McDonald’s Revenues: 5-Year Growth Slips

McDonald’s revenues in all four regions have shown a weakness for most parts over the past two years. Why are McDonald’s sales slumping?

Adam Jones - Author

Dec. 15 2014, Published 12:10 p.m. ET

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McDonald’s five-year revenues compounded annual growth in the US just 2.1%

McDonald’s Corporation (MCD) is facing a slowdown in sales, particularly in US markets. McDonald’s has matured in the US, growing at a compounded annual growth rate of 2.19% over the past five years.

Also, McDonald’s revenues in all four regions have shown a weakness for most parts over the past two years, as we see in the chart below. For the nine-months ended 3Q2014, year-over-year sales declined in Europe, APMEA (Asia, Pacific, Middle East, and Africa), and other countries too.

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Economic indicators on an upswing

Several restaurant indicators are on an upswing, indicating better results in store for the restaurant industry as a whole. For example, the restaurant performance index, or RPI, which measures the health of the restaurant industry, grew to 101 in September from 100.2 year-over-year. Values above 100 indicate expansion. To learn more, read our economic indicator series The restaurant performance index.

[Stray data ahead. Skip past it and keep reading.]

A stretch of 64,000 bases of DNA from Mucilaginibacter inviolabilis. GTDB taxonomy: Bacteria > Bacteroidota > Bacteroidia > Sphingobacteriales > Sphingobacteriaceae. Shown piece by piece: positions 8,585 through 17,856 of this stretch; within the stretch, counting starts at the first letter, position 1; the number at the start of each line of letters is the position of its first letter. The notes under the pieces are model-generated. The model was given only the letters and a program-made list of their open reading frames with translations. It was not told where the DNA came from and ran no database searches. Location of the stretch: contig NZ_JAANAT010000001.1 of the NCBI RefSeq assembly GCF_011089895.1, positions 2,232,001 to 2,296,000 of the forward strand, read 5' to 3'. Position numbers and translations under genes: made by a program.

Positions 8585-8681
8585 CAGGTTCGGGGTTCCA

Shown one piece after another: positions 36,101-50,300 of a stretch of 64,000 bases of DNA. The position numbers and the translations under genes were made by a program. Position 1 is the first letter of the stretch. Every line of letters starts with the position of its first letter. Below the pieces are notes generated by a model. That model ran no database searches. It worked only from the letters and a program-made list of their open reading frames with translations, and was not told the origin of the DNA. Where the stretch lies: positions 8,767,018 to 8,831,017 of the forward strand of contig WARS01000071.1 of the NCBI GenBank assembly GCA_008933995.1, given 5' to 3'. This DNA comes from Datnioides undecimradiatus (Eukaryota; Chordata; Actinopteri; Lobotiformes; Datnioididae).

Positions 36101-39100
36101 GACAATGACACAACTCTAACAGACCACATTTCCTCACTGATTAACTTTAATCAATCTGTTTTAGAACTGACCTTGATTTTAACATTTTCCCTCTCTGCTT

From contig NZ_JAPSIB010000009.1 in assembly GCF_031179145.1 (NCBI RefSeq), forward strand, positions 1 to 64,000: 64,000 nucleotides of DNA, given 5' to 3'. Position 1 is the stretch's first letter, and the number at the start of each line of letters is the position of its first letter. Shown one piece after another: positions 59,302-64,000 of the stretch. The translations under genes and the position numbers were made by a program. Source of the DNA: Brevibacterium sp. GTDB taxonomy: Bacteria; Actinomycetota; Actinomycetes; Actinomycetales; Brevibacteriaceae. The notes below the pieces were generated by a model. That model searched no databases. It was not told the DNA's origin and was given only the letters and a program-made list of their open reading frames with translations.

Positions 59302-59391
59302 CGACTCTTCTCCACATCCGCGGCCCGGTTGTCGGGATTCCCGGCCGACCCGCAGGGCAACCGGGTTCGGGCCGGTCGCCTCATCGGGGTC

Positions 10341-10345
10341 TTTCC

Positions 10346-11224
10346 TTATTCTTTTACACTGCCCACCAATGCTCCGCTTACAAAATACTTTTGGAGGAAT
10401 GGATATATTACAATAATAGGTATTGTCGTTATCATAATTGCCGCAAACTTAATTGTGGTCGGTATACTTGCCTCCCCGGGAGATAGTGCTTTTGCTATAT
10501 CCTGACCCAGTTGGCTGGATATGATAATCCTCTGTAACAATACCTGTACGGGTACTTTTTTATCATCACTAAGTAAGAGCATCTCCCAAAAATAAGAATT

The S&P Index, which is represented by the SPDR S&P 500 ETF (SPY), saw growth of ~14% as of the third quarter ended September 2014.

Some peers are performing well

Other restaurants such as Popeyes Louisiana Kitchen, Inc. (PLKI), Chipotle Mexican Grill, Inc. (CMG), and Panera Bread Co.(PNRA) have performed well with respective revenue growth of 13%, 28%, and 7% as of third-quarter end 2014.

To learn more about how other restaurants are performing in the US restaurant industry, read our series, An in-depth overview of the US restaurant industry.

Then why is McDonald’s slumping?

So, the question remains, why are McDonald’s sales slumping? In this series, we’ll look at some of the reasons for McDonald’s weak performance. We’ll also try to understand management’s perspective on what changes can reverse this position. Investors will be in a better position to understand their investments in McDonald’s by the end of this series.

First, we’ll look at the most important indicator for a restaurant such as McDonald’s—same-store sales.


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